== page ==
Tajikistan’s inherent weakness and porous borders make it vulnerable, however. Traffickers have been moving large volumes of drugs across the Afghan border for over two decades, providing revenue to security officers who, in turn, support Rahmon and his inner circle. The governing elite’s role in cross-border narcotics smuggling may help it manage the border informally for now, but in the longer-run such activities undermine efforts to secure it. So long as corrupt officials have an interest in keeping the border porous, there is a danger that militants – not just drugs – will spill over from Afghanistan into Tajikistan.


Under the guise of combating jihadists, authorities in Dushanbe have quashed internal dissent and repressed Islamic practices. The government restricts its citizens’ ability to display piety and publicly adhere to Islamic norms. Police have forcibly shaved men’s beards, and registered or even arrested women who wear hijabs. The government also forbids anyone under the age of eighteen from attending a mosque and prohibits anyone under 35 from making the pilgrimage to Mecca.

Tajiks resent these policies, which apply only to certain citizens. The economic or political elite faces few such restrictions. Young members of criminal gangs and the sons of government officials are seen wearing beards and the wives of government officials wear hijabs, sometimes because their husbands order them to. While the security services claim the bulk of militants travelling to Syria and Iraq to join the ranks of ISIS come from the opposition IRPT – thereby linking Islamism in Tajikistan to jihadism abroad – a prominent Tajik expert on radicalisation disputes that:

We have this stereotype that people who leave for Syria are usually from areas that were pro-opposition during the civil war, but it is not true. It is actually the opposite. People from the areas known for being pro-communist [pro-Rahmon] during the war leave more. A lot of Uzbeks leave, a lot of Ku-lobis leave. Even Gulmurod Khalimov who left, is Kulobi, always fought on the government’s side and was never in the opposition.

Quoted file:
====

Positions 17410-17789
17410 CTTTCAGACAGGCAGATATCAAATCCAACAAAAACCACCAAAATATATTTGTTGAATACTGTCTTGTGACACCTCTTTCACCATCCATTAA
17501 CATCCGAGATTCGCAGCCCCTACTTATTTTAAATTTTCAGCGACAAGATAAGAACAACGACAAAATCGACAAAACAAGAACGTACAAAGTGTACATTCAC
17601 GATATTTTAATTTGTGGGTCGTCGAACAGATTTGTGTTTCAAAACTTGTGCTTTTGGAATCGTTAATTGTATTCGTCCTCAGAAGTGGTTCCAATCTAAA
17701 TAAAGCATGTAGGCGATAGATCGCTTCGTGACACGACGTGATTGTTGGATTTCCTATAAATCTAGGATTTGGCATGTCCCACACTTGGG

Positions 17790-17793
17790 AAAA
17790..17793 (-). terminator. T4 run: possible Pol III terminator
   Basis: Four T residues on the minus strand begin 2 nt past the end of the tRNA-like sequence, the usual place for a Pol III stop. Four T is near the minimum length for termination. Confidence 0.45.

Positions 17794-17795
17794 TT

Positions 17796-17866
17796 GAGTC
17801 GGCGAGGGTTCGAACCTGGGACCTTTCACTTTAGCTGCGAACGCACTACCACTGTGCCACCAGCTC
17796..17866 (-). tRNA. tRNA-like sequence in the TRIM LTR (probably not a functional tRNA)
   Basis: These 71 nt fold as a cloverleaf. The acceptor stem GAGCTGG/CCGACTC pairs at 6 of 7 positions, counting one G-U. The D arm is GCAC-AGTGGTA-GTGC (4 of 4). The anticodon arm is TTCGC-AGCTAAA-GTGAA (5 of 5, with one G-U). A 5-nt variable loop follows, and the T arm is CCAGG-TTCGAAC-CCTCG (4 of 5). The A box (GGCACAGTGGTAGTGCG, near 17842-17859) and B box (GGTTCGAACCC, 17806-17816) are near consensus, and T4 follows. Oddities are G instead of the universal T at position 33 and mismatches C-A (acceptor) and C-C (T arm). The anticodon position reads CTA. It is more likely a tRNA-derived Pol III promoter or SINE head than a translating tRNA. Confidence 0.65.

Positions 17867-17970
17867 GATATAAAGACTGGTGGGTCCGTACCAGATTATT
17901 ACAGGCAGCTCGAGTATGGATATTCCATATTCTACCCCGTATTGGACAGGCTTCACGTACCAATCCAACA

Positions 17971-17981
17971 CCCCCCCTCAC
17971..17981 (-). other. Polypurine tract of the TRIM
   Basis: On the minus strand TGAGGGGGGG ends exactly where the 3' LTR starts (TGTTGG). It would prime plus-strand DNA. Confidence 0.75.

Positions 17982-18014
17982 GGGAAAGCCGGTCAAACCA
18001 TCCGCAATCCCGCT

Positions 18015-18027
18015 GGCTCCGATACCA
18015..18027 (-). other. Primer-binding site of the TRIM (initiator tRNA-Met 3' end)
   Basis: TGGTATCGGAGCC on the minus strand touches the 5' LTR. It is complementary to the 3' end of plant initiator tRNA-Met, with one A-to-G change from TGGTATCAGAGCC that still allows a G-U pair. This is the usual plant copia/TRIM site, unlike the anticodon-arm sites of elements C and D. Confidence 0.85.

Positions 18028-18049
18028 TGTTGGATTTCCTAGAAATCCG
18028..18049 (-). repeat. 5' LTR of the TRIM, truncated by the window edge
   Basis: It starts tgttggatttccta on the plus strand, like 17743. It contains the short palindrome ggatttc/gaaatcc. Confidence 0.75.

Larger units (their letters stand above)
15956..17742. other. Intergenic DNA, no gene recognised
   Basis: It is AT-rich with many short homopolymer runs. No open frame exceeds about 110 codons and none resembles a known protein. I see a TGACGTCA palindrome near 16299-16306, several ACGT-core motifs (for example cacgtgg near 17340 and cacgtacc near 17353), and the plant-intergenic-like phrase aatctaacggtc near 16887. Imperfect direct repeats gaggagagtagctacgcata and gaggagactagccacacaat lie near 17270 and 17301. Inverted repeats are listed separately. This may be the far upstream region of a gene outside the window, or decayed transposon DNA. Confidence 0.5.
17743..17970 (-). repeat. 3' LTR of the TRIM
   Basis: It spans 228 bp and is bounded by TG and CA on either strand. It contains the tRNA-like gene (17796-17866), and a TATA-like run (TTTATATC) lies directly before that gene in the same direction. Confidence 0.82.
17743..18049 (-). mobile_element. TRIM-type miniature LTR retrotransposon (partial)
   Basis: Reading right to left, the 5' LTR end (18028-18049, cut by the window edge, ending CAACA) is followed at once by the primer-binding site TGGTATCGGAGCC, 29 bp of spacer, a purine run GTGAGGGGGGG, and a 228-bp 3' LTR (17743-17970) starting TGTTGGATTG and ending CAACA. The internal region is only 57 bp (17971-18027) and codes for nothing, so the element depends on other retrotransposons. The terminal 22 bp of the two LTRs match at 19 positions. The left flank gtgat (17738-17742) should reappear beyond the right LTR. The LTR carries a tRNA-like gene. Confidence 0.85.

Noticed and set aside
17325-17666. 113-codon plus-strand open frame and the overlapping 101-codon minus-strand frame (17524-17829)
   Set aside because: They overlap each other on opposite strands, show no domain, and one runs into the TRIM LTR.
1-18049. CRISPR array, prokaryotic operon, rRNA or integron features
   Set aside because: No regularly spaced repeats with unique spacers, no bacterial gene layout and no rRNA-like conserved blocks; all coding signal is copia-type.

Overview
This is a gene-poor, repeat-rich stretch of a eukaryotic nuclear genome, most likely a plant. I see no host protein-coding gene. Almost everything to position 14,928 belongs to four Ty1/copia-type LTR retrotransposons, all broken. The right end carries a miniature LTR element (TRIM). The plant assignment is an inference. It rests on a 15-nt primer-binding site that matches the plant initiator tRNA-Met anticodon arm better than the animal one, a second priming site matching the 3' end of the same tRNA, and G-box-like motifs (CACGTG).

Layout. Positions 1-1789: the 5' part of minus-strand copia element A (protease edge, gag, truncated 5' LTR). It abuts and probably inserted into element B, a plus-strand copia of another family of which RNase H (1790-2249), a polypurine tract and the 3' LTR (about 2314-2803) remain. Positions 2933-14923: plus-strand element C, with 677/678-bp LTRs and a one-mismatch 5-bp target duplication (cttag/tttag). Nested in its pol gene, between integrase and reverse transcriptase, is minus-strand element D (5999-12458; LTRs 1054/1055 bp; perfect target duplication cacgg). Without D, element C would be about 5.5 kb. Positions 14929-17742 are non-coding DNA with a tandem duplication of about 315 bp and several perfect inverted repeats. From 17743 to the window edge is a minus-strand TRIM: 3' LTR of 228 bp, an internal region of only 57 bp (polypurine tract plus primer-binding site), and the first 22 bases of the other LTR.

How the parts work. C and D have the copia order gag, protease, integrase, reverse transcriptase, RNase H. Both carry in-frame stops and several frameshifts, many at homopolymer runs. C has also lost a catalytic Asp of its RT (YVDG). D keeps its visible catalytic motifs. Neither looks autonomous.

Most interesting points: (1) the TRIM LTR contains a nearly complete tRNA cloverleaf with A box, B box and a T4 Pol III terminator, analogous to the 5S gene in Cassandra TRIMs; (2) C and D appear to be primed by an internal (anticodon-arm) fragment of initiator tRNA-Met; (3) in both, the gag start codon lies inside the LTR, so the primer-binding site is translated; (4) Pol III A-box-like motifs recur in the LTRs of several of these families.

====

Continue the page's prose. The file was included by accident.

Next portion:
The government’s refusal to distinguish violent jihadists from non-violent individuals who are visibly devout or hold anti-government views risks making all of them enemies. This contributes to popular frustration, which with the right trigger could bubble over into street protests, other types of resistance – or even violence.


Tajikistan’s current trajectory is cause for concern. In less than three years, the country’s president is – in theory – obliged to transfer power. Whether President Rahmon will do so is uncertain, but either continuation or succession could result in turmoil. Feuds inside the ruling family and rivalries among Tajikistan’s various regions, including those that have previously supported the president, form a turbulent political backdrop. The regime’s margin for manoeuvre is narrowing in the context of a troubled economy, institutional dysfunction and growing instability in Afghanistan. The next president will inherit a fragmented state with low levels of trust in government if not deep hostility toward the state. Many constituencies possess a capacity for violence.